How many people do you know who have a daily spiritual practice; one that theyâve been doing for many years? Most of us are aware of devotional practices, but how many of us actually put any devotion into practical application? Counting myself, I might know of four or five people who have some form of a spiritual discipline. If we profess to love God, then why donât we make the time and effort, daily, to show that we do care enough to remember Him?
I personally have been practicing a daily spiritual routine, on and off, for over three decades now. Being a student of A Course in Miracles, I begin my day with a reading from Karen Caseyâs Daily Meditations for Practicing the Course, which I keep on the toilet for this very reason. Iâve read this 365 Book daily now for over four years straight. It hammers home, in a simple condensed way, many of the Courseâs finer spiritual concepts. This is a good way to start my day, by reminding me again why we are here and what it is all about.
Next, I have my ritualistic morning bath â not shower â to cleanse my body and soul before beginning my sadhana. After drying off, I sit crossed legged on my bed, facing my altar. I too have had an altar, wherever Iâve lived, for over thirty years. On it are pictures of my deceased parents and sister, along with Jesus, Yogananda and Mahavatar Haidakhan Babaji. Other special stones, brass statues and candles decorate the altar. Every home in India has a family altar, which is maybe why I loved India so much. They remember God and their loved ones daily there. My advice is to be creative in designing your own altar. Make one that reminds you of how much you love God and your Self. My altar is not some kind of false idol set-up, but a daily visual reminder of everything sacred to me.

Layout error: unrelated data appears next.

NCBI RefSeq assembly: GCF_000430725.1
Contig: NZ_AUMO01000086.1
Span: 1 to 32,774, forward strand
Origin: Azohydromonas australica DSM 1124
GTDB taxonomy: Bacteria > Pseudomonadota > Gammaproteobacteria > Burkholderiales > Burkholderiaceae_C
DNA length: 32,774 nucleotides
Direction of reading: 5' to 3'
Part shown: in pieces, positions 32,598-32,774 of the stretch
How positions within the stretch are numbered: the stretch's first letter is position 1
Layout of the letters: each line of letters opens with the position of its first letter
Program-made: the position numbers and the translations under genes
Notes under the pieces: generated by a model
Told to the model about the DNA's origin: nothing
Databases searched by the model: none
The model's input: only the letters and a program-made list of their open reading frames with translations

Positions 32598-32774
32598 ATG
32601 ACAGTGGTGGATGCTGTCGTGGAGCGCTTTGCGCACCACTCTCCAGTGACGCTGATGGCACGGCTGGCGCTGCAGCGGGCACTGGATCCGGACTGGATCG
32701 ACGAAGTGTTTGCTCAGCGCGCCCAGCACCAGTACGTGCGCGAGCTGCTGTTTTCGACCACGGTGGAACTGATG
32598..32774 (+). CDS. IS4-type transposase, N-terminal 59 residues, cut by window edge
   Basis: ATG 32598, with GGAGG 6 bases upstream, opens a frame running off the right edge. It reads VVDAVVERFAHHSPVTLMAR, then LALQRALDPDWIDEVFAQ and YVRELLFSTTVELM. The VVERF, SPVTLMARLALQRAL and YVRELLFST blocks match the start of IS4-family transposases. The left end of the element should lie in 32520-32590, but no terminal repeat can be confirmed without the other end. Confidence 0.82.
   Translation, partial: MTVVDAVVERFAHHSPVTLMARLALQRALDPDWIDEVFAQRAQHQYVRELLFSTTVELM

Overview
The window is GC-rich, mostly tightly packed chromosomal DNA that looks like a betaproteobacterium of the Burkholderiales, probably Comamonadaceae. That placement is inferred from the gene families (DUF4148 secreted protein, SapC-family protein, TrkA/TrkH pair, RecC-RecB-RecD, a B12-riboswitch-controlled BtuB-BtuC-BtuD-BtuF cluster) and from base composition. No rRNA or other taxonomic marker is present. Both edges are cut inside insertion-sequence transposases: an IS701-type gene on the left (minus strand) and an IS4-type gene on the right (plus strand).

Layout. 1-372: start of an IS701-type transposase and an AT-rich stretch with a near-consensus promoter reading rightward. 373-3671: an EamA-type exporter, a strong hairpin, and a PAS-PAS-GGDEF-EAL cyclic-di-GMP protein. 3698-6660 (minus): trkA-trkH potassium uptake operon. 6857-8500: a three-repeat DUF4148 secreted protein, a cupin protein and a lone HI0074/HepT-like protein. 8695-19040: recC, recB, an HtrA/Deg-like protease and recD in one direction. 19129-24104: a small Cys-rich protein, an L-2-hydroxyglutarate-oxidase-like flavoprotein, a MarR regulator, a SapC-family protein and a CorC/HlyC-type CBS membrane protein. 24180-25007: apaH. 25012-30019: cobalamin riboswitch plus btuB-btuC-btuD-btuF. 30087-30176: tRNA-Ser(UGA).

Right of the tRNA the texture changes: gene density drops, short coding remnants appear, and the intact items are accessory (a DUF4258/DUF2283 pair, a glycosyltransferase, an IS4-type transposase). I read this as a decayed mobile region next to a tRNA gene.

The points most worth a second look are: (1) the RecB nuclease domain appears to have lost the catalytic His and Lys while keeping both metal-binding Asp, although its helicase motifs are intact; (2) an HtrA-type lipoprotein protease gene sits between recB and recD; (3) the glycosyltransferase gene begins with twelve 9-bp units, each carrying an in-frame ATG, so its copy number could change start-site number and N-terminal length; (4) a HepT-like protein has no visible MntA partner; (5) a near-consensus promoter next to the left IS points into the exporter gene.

Now it is time to pray. Iâve used this daily prayer my whole life:
Heavenly Father, Divine Mother, Friend, Lord, Beloved God-Jesus Christ, Bhagavan Krishna, Mahavatar Babaji, Paramahansa Yogananda and sacred Peyote; I humbly bow to you all. May Thy love and light shine forever, on this, the sanctuary of my devotion, and may I be able to awaken Thy love within my own and within all hearts and bring them to Thee. Amen
Being a singer/songwriter, I sing to God on my two stringed Indian dotara- a simple pumpkin gourd mounted to a long bamboo neck; both strings are tuned the same to produce a hypnotic drone effect. As a devotee of Yogananda and Babaji, Iâve learned many chants over the years, both in English and Sanskrit. I begin with the Gayatri mantra, then the Om Shree Ram mantra, both three times, before concluding with Om Namaha Shivaya in a soulful rendition. Iâve been working with this mantra for many decades now, and chanting it daily has helped greatly to get it programmed into the hard drive of my subconscious. After hearing my own voice sing to God, I then sit quietly to meditate. That is how I start my day, every day, year-in and year-out. I love having a daily spiritual practice and hope others will consider making it an option in their lives too. Itâs sweet to return Godâs love to Him.
Singer/songwriter Rob Rideout is the award winning author of Still Singing, Somehow. He lives on a farm overlooking Colville, WA with his three cats Baba, Maya and Olive. He just released a second book of poetry, based on his song lyrics and has a CD of original songs scheduled for release May 2011. These songs of three decades are meant to accompany both books. Robâs books can be viewed or purchased @ www.stillsingingsomehow.com He can be contacted there too.